Guest Editor: Settimio Monteverde

In addition to the social work profession’s own Code of Ethics, federal regulations (45 CFR part 46) set standards to protect people involved in research studies, with requirements for the research sponsoring institution’s oversight through its Institutional Review Board (IRB). Attending to ethical research practices is especially important when research participants are engaged in interventions that affect them. In order to conduct federally funded research, the Principal Investigator must first take a course in ethics, and adhere to the federal code oversight of human research participants (formerly known as subjects). This language shift from subjects to participants is in itself indication of increasing expectation for the relationship of researcher–participant to be a partnership in knowledge development. The Department of Health and Human Services Office of Human Research Protection (OHRP) is responsible for assuring adherence to the Federal Regulatory Code (FR 46). Additional information is available at these Web sites:

Written by: Rabbi Jonathan Sacks

You must be  to post a comment.

You have no items in your shopping cart.

Social workers’ participation in the resolution of ethical dilemmas in hospice care.
AU: Csikai-E
SO: Health-and-Social-Work. 29(1): 67-76, Feb. 2004.
Ethical dilemmas are inherent in every health care setting. A sample of hospice social workers with no direct access to a hospice ethics committee (N = 110) was surveyed regarding ethical issues in hospice care, how the issues were managed, and the extent to which social workers participated in resolution of ethical dilemmas. Common issues discussed were the patients’ medical condition, involvement of family, and family denial of terminal illness. Difficult cases were discussed most often in interdisciplinary team meetings. Social workers were most involved in traditional social work activities, such as providing knowledge of community resources and patients’ psychosocial histories and promoting self-determination in policies. (This is one of seven articles in this special issue on end-of-life care.) (Journal abstract.)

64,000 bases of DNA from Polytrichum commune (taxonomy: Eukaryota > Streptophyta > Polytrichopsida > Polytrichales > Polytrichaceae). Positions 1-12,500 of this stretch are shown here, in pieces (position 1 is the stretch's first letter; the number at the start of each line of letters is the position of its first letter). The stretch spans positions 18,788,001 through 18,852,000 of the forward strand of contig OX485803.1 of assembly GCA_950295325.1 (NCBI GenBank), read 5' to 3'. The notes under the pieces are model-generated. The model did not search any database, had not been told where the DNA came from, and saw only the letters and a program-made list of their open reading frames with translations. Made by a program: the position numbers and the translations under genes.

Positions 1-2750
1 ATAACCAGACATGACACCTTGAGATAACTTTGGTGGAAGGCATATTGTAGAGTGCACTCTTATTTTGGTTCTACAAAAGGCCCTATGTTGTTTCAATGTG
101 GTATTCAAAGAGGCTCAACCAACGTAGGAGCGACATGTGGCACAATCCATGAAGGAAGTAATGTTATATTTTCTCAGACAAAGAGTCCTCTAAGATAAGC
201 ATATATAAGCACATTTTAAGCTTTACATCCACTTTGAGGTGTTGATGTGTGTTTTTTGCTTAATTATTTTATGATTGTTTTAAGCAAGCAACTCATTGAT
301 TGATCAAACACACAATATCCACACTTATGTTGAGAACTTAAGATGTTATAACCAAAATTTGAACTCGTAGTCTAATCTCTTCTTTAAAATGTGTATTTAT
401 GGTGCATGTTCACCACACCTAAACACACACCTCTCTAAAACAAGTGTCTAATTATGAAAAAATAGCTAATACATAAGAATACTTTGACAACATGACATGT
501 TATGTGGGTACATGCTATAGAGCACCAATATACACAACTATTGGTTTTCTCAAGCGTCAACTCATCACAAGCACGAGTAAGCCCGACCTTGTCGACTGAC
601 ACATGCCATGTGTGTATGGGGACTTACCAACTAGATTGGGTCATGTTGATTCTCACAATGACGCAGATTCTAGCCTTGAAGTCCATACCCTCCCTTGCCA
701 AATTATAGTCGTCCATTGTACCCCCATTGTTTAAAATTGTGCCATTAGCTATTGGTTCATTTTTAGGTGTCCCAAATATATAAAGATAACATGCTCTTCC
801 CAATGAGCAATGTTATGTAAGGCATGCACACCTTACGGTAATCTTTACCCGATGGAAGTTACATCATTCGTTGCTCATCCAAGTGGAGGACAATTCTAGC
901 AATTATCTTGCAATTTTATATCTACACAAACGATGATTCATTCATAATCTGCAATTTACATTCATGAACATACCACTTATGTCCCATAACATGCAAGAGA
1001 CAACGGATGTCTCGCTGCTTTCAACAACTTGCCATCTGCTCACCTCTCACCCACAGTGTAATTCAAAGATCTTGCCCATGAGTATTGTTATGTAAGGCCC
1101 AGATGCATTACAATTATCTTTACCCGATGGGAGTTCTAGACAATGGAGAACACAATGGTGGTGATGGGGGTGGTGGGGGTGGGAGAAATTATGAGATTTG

Written by: Rabbi Jonathan Sacks

Confidentiality intervention: Effects on provider-consumer-family collaboration.
AU: Marshall-T; Solomon-P
SO: Research-on-Social-Work-Practice. 14(1): 3-13, Jan. 2004.
A study was conducted to investigate the efficacy of a model intervention clarifying confidentiality policies regarding releasing information to families or significant others in improving provider-consumer-family collaboration. Findings revealed that the model intervention may enhance collaboration between providers, consumers, and families. (Journal Abstract.)

Office of Human Research Protections
- s ...

Free Ethics Essays and Papers - 123HelpMe

Dual relationships in social work education: Report on a national survey.
AU: Congress-E
SO: Journal-of-Social-Work-Education. 37(2): 255-266, Spring/Summer 2001.
Dual relationships between social work educators and their current or former students are largely unstudied. This article reports on a survey of deans and senior social work educators’ ethical beliefs on dual relationships. Educators were asked how they regarded different types of dual relationships and differences between dual relationships with current and former students. They were also asked about ethics education in their schools. Beliefs about dual relationships varied, especially regarding current students and former ones. While ethics education in schools of social work is extensive, policies on dual relationships are scarce. Further research is needed on the ethics of dual relationships in social work education. (Journal abstract.)

- size M also in S ...

These results are sorted by most relevant first (ranked search)

Standing for values and ethical action: Teaching social work ethics.
AU: Joseph-M-V
SO: Journal-of-Teaching-in-Social-Work. 5(2): 95-109, 1991.
This article is focused on the role of ethics in the professional socialization of the student and the place of ethics in the social work curriculum. The content and structure of the ethics component and related issues are considered and an educational model, a teaching-learning approach, with its underlying learning theory and philosophical orientation, is presented and instructional technology discussed. The material presented in this article is based on experience in teaching required courses in ethics at both the master’s and the doctoral levels of social work education, workshops and institutes, and in research on ethical issues in practice in a variety of settings. (Journal abstract, edited.)

- size L also in M,XS'

Free code of ethics papers, essays, and research papers.

Reporting bad results: The ethical responsibility of presenting abused women’s parenting practices in a negative light.
AU: Buchbinder-E; Eisikovits-Z.
SO: Child-&-Family-Social-Work. 9(4): 359, Nov. 2004.
The purpose of this paper is to present and analyze the ethical dilemmas involved in presenting research findings that describe abused women’s parenting practices in a negative light. The study was based on data collected by in-depth interviews for the purpose of examining the turning point among 20 Israeli abused women who refused to live with violence and took active steps to stop it while staying with the perpetrator. Overall the analysis indicated successful survival stories but the women’s parenting practices became questionable. This raised dilemmas as to how to present such findings and what are the ethical implications related to interventions with abused women. (Journal abstract.]